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Reviewed by:
  • Forked Tongues: Speech, Writing & Representation in North American Indian Texts
  • M.e. Sokolik
Forked Tongues: Speech, Writing & Representation in North American Indian Texts, by David Murray. Indiana UP, 1991.

The Dictionary of Americanisms states that the phrase “forked tongue” is “used in imitation of Indian speech, to mean a lying tongue, a false tongue.” Thus, the choice of Forked Tongues as a title for this volume is particularly apt, as the author examines the Native American “voice” as it is represented and misrepresented in various texts.

Each chapter reads as a fairly autonomous essay, and treats a specific question. Chapter 1, “Translation,” briefly addresses some of the perceptions and problems with the task of translation. Also illustrated are the ideologies inherent in the various attitudes towards translation, within their historical settings. The author argues that the power relationships that existed at different points in time between white and Native are borne out in these changing attitudes toward translation. Picking up this thread of reasoning, Chapter 2, “Language,” examines several discussions of Native American language, in particular the nineteenth century beliefs about “primitive” languages.

The third chapter, “Indian Speech and Speeches,” shows how the beliefs of various times influenced the representation of Native American speeches. Foremost is the concept of the “Noble Savage,” and the popularity of “surrender and protest speeches” by Native Americans. For example, Murray points out that in Robert Rogers’ Ponteach: or The Savages of America (1766), when Pontiac is “confronted by swindling whites, he asserts his independence and nobility in iambic pentameters” (37).

The next chapter, “Christian Indians: Samson Occom and William Apes,” discusses primarily the letters of these two men, and their relationships with their white benefactors, as well as their Native and white audiences. Murray here resumes a piece of his earlier argument regarding power relationships between Natives and whites. Rather than seeing these Native-authored letters as more “authentic” expressions of the individual voice, he points out that anything published at the time (or even now?) was “likely to reflect the tastes of a white audience, and conform to a large extent to what at least some of them thought . . . was appropriate for an Indian to write” (57).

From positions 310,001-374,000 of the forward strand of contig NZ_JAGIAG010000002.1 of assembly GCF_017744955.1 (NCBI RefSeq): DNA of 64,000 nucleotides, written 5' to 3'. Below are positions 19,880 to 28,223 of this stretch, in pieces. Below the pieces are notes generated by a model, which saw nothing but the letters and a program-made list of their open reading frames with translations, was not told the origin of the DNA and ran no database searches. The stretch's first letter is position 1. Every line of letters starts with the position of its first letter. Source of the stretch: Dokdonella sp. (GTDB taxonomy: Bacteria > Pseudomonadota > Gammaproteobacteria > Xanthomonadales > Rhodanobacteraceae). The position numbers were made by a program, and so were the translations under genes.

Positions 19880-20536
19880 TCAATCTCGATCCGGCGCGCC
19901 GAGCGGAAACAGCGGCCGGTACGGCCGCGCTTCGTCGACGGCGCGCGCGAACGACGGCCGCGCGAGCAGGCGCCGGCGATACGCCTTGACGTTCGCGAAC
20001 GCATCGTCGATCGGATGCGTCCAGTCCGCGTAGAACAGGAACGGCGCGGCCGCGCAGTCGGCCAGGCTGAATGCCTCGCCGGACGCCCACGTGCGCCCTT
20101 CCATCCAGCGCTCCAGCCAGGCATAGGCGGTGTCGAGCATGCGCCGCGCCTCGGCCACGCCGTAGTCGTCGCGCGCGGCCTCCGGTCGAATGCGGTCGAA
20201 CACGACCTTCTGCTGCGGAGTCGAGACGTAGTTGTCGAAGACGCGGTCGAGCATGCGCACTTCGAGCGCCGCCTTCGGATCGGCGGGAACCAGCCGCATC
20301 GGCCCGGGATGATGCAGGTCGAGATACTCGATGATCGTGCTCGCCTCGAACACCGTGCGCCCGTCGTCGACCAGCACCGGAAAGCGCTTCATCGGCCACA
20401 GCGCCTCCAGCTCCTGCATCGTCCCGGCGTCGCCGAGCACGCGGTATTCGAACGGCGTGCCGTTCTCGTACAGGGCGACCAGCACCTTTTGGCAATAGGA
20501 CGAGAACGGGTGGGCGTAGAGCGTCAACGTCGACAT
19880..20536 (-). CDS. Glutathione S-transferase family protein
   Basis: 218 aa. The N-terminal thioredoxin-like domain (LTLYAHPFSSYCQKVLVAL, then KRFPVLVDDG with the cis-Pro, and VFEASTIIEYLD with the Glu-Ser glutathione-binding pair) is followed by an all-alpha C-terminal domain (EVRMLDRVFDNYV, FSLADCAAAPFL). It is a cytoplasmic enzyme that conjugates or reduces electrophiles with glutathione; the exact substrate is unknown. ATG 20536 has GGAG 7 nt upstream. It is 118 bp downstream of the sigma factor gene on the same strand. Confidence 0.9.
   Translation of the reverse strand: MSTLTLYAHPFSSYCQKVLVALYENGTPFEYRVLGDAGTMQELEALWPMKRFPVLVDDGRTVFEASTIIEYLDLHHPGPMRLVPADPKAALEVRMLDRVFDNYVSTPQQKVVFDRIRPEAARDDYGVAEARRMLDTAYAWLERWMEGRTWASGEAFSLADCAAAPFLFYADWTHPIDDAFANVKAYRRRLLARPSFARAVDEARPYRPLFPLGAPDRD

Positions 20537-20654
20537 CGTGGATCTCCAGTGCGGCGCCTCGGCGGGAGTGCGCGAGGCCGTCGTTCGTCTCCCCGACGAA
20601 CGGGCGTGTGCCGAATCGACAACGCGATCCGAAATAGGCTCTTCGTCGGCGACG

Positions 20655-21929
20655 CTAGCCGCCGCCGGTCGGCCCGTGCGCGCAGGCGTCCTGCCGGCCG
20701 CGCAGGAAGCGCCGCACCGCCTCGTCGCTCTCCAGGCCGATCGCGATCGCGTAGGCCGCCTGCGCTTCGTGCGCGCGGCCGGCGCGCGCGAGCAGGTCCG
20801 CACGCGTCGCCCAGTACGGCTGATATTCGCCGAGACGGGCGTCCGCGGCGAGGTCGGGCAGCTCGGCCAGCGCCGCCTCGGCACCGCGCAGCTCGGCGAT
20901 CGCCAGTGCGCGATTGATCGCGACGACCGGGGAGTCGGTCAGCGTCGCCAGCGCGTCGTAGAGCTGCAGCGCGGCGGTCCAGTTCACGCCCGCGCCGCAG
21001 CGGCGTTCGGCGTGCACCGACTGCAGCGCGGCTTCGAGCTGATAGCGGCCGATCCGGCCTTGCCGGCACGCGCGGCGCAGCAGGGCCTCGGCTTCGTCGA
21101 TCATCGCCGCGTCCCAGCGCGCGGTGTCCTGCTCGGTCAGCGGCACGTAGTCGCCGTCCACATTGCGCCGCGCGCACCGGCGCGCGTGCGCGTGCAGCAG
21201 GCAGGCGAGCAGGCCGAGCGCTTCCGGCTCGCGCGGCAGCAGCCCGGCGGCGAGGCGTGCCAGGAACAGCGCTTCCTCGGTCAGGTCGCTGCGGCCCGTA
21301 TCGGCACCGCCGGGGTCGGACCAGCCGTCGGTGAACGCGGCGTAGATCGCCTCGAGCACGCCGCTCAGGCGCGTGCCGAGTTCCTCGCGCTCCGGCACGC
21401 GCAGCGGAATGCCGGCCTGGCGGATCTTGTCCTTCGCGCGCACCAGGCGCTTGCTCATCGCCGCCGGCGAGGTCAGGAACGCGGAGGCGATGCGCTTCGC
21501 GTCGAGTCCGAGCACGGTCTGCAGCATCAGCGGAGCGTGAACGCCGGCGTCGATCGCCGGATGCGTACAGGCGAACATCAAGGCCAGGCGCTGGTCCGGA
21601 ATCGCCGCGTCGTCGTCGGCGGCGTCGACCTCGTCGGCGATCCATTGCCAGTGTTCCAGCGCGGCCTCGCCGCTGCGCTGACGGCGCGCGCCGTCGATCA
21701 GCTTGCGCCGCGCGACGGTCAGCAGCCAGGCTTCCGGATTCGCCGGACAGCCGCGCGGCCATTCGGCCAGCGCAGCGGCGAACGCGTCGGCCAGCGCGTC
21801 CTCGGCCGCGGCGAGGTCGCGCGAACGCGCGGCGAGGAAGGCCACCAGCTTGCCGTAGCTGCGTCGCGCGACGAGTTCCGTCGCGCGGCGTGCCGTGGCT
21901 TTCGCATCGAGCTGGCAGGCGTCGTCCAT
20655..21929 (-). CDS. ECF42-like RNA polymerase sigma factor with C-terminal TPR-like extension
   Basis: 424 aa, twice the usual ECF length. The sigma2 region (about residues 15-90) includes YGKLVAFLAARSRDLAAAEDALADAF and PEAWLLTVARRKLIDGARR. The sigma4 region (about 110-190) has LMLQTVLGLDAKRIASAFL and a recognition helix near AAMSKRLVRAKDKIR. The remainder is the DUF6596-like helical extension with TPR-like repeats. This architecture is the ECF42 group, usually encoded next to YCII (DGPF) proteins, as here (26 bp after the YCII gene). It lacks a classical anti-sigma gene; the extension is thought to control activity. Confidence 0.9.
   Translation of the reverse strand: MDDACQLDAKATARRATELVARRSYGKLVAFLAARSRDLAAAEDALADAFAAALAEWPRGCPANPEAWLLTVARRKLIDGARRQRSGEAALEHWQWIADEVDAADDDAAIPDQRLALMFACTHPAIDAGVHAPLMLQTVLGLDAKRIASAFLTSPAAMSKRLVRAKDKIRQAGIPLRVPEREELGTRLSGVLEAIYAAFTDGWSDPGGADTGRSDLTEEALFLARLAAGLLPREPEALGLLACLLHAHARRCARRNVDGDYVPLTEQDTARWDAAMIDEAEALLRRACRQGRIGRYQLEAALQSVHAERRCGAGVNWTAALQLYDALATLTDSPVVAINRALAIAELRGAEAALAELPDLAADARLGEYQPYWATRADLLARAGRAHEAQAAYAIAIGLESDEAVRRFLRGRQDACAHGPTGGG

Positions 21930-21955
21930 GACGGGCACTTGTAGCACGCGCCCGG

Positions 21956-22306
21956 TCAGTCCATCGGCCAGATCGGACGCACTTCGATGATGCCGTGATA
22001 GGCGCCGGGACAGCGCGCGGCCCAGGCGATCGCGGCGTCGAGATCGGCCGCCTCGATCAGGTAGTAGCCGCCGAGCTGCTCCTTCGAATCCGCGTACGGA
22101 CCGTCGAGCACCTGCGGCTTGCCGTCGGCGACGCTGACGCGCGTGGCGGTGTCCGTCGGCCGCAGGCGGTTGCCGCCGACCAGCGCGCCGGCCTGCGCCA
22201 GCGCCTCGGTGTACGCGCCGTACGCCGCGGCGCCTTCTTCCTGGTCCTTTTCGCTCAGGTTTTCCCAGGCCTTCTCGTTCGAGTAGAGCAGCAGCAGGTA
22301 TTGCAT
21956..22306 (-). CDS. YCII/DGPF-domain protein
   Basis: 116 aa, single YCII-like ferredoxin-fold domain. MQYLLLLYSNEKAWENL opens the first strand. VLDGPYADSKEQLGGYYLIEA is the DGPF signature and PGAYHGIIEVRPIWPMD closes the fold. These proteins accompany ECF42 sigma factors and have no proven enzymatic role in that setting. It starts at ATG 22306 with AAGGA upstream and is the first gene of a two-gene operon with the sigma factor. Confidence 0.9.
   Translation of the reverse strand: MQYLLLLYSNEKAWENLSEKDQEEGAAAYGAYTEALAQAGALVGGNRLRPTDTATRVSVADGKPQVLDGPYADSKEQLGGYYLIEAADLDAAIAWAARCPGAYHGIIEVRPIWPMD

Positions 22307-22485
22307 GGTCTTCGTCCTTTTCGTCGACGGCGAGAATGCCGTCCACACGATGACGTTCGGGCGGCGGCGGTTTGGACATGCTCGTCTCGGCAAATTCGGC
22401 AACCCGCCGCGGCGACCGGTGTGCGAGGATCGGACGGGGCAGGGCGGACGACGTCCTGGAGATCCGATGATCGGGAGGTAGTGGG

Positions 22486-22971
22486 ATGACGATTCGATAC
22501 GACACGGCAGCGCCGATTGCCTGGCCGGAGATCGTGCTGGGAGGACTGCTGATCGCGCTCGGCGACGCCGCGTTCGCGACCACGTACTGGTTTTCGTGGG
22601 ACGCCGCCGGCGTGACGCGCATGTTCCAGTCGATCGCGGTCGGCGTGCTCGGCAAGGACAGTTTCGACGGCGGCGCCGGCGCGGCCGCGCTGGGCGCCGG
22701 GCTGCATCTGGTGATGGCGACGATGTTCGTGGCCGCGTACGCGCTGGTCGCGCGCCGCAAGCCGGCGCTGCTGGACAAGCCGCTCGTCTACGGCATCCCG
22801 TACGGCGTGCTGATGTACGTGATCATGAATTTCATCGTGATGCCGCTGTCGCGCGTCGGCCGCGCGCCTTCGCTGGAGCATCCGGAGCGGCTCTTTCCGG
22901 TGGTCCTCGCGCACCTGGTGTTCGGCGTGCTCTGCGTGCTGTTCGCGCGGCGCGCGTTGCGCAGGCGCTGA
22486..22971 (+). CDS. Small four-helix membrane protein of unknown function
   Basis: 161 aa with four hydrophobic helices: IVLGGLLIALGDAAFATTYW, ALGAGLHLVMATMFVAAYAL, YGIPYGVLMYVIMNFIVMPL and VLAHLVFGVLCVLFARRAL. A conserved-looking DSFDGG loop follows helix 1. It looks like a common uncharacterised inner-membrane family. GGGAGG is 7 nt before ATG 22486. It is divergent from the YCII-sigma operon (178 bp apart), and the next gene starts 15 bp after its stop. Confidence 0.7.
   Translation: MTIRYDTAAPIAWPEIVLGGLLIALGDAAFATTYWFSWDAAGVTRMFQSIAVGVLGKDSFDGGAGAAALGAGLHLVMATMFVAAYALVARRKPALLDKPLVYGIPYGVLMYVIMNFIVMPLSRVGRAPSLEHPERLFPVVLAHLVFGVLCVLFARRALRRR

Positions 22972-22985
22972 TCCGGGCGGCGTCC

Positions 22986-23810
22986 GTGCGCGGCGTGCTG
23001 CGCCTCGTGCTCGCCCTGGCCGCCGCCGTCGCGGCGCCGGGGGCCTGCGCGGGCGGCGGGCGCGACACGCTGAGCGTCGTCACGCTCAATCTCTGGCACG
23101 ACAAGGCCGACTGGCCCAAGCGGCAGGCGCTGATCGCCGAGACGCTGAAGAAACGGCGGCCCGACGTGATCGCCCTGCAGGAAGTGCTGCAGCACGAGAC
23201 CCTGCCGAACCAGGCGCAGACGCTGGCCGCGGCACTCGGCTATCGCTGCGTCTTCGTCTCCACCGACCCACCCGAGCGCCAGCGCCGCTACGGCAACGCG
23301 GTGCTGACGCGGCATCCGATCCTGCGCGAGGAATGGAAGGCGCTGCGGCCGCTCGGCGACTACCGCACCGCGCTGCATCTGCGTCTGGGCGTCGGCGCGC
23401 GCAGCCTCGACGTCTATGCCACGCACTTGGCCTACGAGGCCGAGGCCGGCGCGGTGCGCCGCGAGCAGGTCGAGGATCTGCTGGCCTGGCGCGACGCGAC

The fifth chapter, “Autobiography and Authorship: Identity and Unity,” points out that most early autobiographies written by natives were typically collaborations, rather than a solo work of self-expression. This collaboration involved the subject, the editor or anthropologist, and often another Native American acting as translator. The result then, he argues, is a multi-voiced product. Although the anthropologist typically has tried to play down his or her own role in the transmission of the text, it is here that we are faced with the eternal paradox of objectivity in reporting. He also examines several more modern autobiographies, and how they fit into various social and political “movements,” for example, the reprinting of Black Elk Speaks in the 1960s, in response to “the growing counter-cultural predilection for the irrational, supernatural and primitive [which] led to an increasing interest in, and idealisation of, Indian culture. Black Elk Speaks seemed to offer ecological awareness, mind- expanding visions and an indictment of white American civilisation. . . .” (72).

The next chapter, “Grizzly Woman and her Interpreters,” looks at the representation of myth within ethnography by focusing on the myth of Grizzly Woman. Murray here examines the various analyses done by Boas, Levi-Strauss, Hymes, and so forth, and how they fit into a “model of cultural and interpretive totality, and of rhetorical strategies in the making of ethnographic texts” (4). In this chapter as well, the author looks at, from various points of view, the methodologies of collecting and reporting field data and how they were shaped by ideology. On the one hand is Melville Jacobs’ criticism of his mentor, Boas. Jacobs felt that because Boas did not pursue theory, he had failed to collect “many necessary things” from the field, due to a “lack of concern with devising fresh scientific procedures. . . .” (110). On the other hand, we have James Clifford presenting Levi-Strauss’ impulse with collecting and translating as “a way of rediscovering a lost totality” (123).

Finally, in “Dialogues and Dialogics,” the author examines the potential...

Additional Information

ISSN
1053-1920
Launched on MUSE
1991-01-05
Open Access
No
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